A team of hoodlums trying to free a fellow gangster of middling importance caused the bloody morning that brought Kansas City national infamy on June 17, 1933.
The gangster was Frank Nash, a robber of trains and banks who had been serving time in the Leavenworth penitentiary but who escaped in 1930 and spent three years on the run. The law found him in Hot Springs, Ark., arrested him and was taking him back to the prison.
Nash’s underworld pals wanted to set him loose.
Early on that warm Saturday in 1933, the men escorting Nash back to Leavenworth and the men who wanted to pry him away clashed in the parking lot in front of Kansas City’s Union Station.
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As officers loaded Nash into a car for a ride back to prison, men carrying machine guns approached. In a riot of gunfire, bullets killed four law-enforcement officers. Nash also died, his brains blown away.
For J. Edgar Hoover and his then-small federal agency, the Bureau of Investigation, the event proved a chance at fame and power.
Yet eight decades later, important facts remained in dispute. Here are the undisputed facts:
Nash was sentenced to Leavenworth in 1924 for robbing a mail train in Oklahoma. In October 1930, as a prisoner who had earned the warden’s trust, Nash was sent on an errand outside the prison. He used the occasion to slip away.
Three years later, the Bureau of Investigation traced Nash to Hot Springs. Two agents from the Bureau’s Oklahoma City office, Joe Lackey and Frank Smith, headed to Hot Springs to take Nash into custody. They took along the police chief of McAlester, Okla., Otto Reed. Reed had pursued Nash for years.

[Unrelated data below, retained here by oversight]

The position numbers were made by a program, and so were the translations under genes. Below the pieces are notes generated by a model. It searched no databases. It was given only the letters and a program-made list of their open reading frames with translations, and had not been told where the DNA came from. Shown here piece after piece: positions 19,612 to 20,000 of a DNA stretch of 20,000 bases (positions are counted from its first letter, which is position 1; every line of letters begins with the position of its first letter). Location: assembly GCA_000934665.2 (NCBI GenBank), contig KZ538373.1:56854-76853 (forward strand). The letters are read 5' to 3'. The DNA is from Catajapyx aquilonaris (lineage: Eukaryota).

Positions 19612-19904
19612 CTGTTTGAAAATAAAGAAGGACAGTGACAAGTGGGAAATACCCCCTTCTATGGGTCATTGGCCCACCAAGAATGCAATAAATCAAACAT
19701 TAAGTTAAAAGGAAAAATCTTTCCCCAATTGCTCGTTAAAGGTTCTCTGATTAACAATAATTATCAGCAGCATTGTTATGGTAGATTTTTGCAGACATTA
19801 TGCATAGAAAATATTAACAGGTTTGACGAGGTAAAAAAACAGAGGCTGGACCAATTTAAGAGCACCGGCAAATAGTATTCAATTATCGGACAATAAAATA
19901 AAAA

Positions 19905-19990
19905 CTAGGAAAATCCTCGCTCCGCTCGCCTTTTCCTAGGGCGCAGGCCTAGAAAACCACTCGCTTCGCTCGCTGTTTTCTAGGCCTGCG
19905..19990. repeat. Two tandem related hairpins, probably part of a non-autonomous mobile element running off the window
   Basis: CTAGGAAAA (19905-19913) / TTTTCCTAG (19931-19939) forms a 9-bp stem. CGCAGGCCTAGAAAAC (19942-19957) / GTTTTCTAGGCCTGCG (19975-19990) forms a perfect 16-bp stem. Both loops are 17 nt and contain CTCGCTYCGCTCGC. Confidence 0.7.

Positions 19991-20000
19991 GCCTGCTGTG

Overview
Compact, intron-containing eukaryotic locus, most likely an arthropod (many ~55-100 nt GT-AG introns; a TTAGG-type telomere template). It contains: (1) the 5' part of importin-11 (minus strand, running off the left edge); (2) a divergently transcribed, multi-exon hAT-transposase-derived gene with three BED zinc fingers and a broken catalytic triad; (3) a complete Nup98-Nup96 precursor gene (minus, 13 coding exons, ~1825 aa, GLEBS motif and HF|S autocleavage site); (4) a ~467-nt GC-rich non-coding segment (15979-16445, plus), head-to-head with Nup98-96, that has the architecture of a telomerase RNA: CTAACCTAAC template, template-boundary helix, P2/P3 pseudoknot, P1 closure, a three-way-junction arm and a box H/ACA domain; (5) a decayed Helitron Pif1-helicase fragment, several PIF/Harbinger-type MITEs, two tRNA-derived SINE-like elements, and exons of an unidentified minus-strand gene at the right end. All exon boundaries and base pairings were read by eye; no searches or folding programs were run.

On June 16, 1933, the three came upon Nash in a downtown Hot Springs cigar store. Lackey, Smith and Reed hustled Nash away at gunpoint, packed him into a car and drove him to Fort Smith, Ark. That evening they boarded a train headed to Kansas City. The train was scheduled to arrive at 7 a.m. at Union Station. The head of the Kansas City Bureau office planned to meet them. An agent from the Kansas City office of the Bureau, using his own car, would drive them the 35 miles to Leavenworth.
Nash’s cronies, meanwhile, had learned of his capture. They hatched a plan to set Nash free. The rescue effort would be led by Verne Miller, who had pulled off jobs with Nash.
With help from other gunmen, Miller would get the drop on the law enforcement officers and force them to release Nash. If all went well, no one — neither lawmen nor gangsters — would be hurt.
The train pulled into the station at 7:15 a.m. Waiting on the platform one level below was the head of the Bureau’s Kansas City office, Reed Vetterli. Accompanying him was Ray Caffrey, a new addition to the local office, who planned to drive Nash and his escort to Leavenworth. Alongside the agents were two Kansas City police detectives, William J. “Red” Grooms and Frank Hermanson.
Caffrey’s Chevrolet was parked outside Union Station’s eastern doors. Vetterli, who was unarmed, and the two Kansas City police officers, who carried .38-caliber handguns, walked to the front of the Chevrolet to keep watch. The vehicle was a two-door sedan, and entering the back seat required pushing the back of the front seat forward. One after another, Lackey and Reed, each carrying a shotgun, got in through the passenger side. Nash began to sit between them, but Lackey told him to sit in front so the officers could watch him. Nash did so, sliding across the front seat behind the steering wheel to allow the passenger-side seat to be pushed forward so agent Smith could joint agent Lackey and Reed in back.